Tutorial 9: Firms With No Market Power
Now we have traveled from the production function to the
costs of production. That gives us half the information
we need to model a firm producing goods in a capitalist
economy. But a firm produces goods and services in order
to sell them in the hope that the revenue the goods bring
exceeds the cost, both direct and opportunity, of producing
them. In Tutorial 9 we explore how to model the revenue
earned by firms from the sale of their output.
Then we combine that revenue model with the cost model
developed in Tutorial 8, and use the new model to see how
the firm with no market power goes about determining how
much output to produce. Then, as always, we will alter the
models parameters and see how the firm's price, output,
and economic profit changes in response.
Why are firm's in business? To earn an income for the firm's
owner(s). This income is called profit and its role
is quite often misunderstood. To some, profit is used synonymously
with greed, and it is assumed that most firms earn an enormous
(read "unfair") profit. Profit is simply the difference
between the revenue brought in from the sale of goods, and
the cost of producing those goods, including opportunity
cost. It serves as the reward to the owners for taking risk.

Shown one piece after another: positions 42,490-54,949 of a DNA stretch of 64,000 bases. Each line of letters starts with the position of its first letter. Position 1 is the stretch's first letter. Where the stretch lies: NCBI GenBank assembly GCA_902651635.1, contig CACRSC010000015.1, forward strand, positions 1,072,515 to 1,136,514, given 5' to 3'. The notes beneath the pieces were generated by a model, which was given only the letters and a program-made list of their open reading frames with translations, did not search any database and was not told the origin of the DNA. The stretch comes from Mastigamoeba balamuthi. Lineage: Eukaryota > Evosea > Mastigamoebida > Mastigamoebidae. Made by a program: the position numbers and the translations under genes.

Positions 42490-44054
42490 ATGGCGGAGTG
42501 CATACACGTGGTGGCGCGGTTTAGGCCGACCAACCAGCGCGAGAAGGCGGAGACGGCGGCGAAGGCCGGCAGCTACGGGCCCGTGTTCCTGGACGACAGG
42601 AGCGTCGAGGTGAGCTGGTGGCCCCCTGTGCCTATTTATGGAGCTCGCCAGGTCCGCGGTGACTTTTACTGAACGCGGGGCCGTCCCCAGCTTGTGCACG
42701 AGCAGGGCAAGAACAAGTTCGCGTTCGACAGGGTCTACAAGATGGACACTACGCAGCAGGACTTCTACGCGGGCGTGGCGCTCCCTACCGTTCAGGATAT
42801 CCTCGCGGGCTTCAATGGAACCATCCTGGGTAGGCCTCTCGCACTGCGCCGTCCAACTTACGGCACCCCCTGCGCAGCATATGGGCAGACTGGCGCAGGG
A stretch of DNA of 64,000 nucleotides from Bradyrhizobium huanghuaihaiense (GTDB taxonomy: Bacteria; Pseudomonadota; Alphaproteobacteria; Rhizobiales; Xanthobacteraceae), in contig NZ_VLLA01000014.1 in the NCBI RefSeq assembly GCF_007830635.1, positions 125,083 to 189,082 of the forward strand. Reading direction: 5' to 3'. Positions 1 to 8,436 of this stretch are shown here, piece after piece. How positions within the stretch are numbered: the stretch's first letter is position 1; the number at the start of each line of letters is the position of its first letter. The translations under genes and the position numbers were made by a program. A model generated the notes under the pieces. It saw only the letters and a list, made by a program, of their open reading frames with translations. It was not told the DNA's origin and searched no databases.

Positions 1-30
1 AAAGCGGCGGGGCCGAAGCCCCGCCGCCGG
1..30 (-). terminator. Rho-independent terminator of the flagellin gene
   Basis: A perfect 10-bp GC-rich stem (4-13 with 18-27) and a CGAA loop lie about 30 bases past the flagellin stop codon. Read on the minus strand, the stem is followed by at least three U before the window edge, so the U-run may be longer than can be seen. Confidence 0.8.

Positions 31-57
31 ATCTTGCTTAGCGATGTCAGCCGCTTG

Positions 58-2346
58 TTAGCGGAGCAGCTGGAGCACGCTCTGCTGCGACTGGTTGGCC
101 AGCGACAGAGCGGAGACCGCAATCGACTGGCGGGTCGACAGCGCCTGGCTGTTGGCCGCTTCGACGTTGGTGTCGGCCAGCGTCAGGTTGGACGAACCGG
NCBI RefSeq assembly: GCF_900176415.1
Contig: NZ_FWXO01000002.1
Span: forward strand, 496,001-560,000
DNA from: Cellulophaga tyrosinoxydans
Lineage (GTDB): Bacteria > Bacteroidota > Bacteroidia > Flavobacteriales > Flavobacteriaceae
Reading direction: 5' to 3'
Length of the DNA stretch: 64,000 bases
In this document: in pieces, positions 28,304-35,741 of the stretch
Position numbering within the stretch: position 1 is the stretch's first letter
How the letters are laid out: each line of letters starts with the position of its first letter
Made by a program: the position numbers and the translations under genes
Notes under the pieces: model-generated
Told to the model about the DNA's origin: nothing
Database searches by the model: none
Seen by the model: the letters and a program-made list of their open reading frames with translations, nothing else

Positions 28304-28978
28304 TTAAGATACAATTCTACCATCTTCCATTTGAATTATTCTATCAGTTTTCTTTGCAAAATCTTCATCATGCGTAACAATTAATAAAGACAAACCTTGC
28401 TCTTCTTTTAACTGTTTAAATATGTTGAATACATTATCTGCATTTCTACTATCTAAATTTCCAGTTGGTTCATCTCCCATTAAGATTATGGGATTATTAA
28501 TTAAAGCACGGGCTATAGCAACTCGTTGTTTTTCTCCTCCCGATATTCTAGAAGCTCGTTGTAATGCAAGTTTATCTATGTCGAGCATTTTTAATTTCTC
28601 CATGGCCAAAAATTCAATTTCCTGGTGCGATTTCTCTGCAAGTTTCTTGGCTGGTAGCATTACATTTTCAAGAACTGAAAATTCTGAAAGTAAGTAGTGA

And it is surprisingly small: the national average rate
of return on invested capital (i.e., profit) is about 7%.
So for every $100 the firm invests in the business, it will,
on average, get a return of $7.
It is through this reward that goods and services get produced.
So it is not surprising that the first assumption economists
make about the firm's interest in profit, it that the firm
seeks to maximize profit.
Marginal Revenue, Marginal Cost, and Profit Maximization
We define economic profit, P(Q),
as the difference between total revenue from the
sale of a given level of output, R(Q), less the total
cost of producing that output, C(Q), including opportunity
costs. That is, P(Q) = R(Q) -
C(Q). We learned how to calculate C(Q) in Tutorial 8, now
we'll learn how to calculate R(Q).
Total revenue is calculated as the price of
each item sold times the quantity of units sold per time
period, i.e., R(Q) = P · Q. Note that this equation
is written with price as a constant. This may seem odd at
first, because we know from the law of demand that as price
varies the quantity demanded varies inversely. But we are